Book Image

Scala Reactive Programming

By : Rambabu Posa
Book Image

Scala Reactive Programming

By: Rambabu Posa

Overview of this book

Reactive programming is a scalable, fast way to build applications, and one that helps us write code that is concise, clear, and readable. It can be used for many purposes such as GUIs, robotics, music, and others, and is central to many concurrent systems. This book will be your guide to getting started with Reactive programming in Scala. You will begin with the fundamental concepts of Reactive programming and gradually move on to working with asynchronous data streams. You will then start building an application using Akka Actors and extend it using the Play framework. You will also learn about reactive stream specifications, event sourcing techniques, and different methods to integrate Akka Streams into the Play Framework. This book will also take you one step forward by showing you the advantages of the Lagom framework while working with reactive microservices. You will also learn to scale applications using multi-node clusters and test, secure, and deploy your microservices to the cloud. By the end of the book, you will have gained the knowledge to build robust and distributed systems with Scala and Akka.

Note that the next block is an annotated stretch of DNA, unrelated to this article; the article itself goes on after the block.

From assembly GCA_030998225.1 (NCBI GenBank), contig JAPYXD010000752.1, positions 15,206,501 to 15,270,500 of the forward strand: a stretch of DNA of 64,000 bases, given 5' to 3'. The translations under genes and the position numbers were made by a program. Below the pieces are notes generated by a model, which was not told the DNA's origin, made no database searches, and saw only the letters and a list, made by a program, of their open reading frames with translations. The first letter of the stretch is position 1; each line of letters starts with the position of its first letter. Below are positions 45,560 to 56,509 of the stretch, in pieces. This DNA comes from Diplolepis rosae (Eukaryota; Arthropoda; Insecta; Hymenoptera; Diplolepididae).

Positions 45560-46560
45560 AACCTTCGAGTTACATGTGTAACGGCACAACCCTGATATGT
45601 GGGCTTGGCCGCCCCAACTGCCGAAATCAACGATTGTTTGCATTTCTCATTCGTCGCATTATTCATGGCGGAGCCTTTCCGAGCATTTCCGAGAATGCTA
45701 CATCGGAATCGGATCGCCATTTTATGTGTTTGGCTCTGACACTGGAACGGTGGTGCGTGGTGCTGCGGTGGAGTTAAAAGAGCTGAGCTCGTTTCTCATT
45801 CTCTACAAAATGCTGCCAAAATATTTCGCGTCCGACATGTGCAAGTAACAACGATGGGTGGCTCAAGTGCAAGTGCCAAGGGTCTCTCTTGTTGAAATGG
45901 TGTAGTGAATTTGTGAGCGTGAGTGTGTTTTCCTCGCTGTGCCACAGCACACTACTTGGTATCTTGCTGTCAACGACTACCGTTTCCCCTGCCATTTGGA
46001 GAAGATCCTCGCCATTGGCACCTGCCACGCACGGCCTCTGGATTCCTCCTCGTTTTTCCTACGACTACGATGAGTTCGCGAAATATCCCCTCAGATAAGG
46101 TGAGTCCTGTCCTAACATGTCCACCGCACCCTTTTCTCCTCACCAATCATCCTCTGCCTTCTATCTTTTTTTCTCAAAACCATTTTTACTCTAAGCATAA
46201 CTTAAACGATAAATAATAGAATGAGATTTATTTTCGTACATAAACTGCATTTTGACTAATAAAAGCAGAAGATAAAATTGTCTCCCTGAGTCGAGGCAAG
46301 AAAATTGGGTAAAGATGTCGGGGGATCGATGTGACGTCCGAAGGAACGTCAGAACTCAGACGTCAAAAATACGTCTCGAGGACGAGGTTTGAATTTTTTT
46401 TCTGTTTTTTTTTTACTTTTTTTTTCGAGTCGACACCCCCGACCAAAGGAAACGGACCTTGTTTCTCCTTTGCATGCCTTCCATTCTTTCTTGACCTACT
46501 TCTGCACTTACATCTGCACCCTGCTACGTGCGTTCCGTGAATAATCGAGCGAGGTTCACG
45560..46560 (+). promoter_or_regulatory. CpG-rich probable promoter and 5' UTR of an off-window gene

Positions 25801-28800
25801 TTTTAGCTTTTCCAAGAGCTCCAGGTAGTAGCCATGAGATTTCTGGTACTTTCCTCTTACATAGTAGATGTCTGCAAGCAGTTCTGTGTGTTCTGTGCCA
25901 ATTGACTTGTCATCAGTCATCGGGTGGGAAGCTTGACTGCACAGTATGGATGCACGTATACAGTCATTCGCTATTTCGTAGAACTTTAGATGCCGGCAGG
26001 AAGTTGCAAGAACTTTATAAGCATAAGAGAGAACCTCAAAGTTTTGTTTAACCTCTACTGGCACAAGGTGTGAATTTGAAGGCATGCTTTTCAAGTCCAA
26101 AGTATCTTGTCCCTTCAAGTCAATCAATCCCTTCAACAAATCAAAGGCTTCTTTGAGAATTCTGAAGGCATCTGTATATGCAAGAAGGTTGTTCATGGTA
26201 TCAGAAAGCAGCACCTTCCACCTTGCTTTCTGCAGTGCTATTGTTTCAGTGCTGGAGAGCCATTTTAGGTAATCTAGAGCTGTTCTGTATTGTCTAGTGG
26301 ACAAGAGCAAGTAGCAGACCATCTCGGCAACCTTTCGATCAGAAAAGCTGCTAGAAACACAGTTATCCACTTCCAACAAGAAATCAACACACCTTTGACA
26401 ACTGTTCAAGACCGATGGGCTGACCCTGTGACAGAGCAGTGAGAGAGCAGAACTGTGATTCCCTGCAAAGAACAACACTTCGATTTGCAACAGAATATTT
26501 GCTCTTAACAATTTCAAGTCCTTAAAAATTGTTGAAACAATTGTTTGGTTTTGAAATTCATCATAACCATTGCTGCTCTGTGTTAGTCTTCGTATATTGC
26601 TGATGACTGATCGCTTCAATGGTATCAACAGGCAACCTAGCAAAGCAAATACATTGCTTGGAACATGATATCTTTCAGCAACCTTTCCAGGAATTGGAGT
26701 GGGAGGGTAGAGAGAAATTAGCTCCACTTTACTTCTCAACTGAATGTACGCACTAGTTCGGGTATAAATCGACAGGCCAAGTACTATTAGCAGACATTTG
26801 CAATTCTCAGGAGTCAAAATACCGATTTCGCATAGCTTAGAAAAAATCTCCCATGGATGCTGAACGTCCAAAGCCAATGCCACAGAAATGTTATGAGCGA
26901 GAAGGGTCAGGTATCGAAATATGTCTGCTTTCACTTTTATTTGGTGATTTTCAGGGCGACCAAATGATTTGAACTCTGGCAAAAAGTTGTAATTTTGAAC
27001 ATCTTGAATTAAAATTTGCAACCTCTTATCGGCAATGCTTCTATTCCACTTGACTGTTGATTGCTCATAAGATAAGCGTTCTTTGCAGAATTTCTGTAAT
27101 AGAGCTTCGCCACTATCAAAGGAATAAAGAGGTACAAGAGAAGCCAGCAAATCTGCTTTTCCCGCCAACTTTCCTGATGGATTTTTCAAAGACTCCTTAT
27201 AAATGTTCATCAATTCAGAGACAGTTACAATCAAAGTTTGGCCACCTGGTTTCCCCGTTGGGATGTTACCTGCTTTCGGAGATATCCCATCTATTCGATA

Table of Contents (16 chapters)

Scala Future API callbacks

So far, we have demonstrated some of the useful ways to create a Scala Future and a Promise and displayed the results, using plain println statements. It's for understanding purposes only. In real-time projects, we don't use this approach.

We use the Scala Future API callback methods to check the following things from a Future object or a Promise object:

  • Whether it is completed with a success result
  • Whether it is completed with a failure
  • Whether it is completed successfully or not completed

We use the following functions to check the preceding things, respectively:

  • onSuccess (deprecated from Scala 2.12.0 onwards)
  • onFailure (deprecated from Scala 2.12.0 onwards)
  • onComplete

This example is about how to use a Scala Future's onComplete callback function. It refers to the scala.util.Try construct to check the Future value or exception...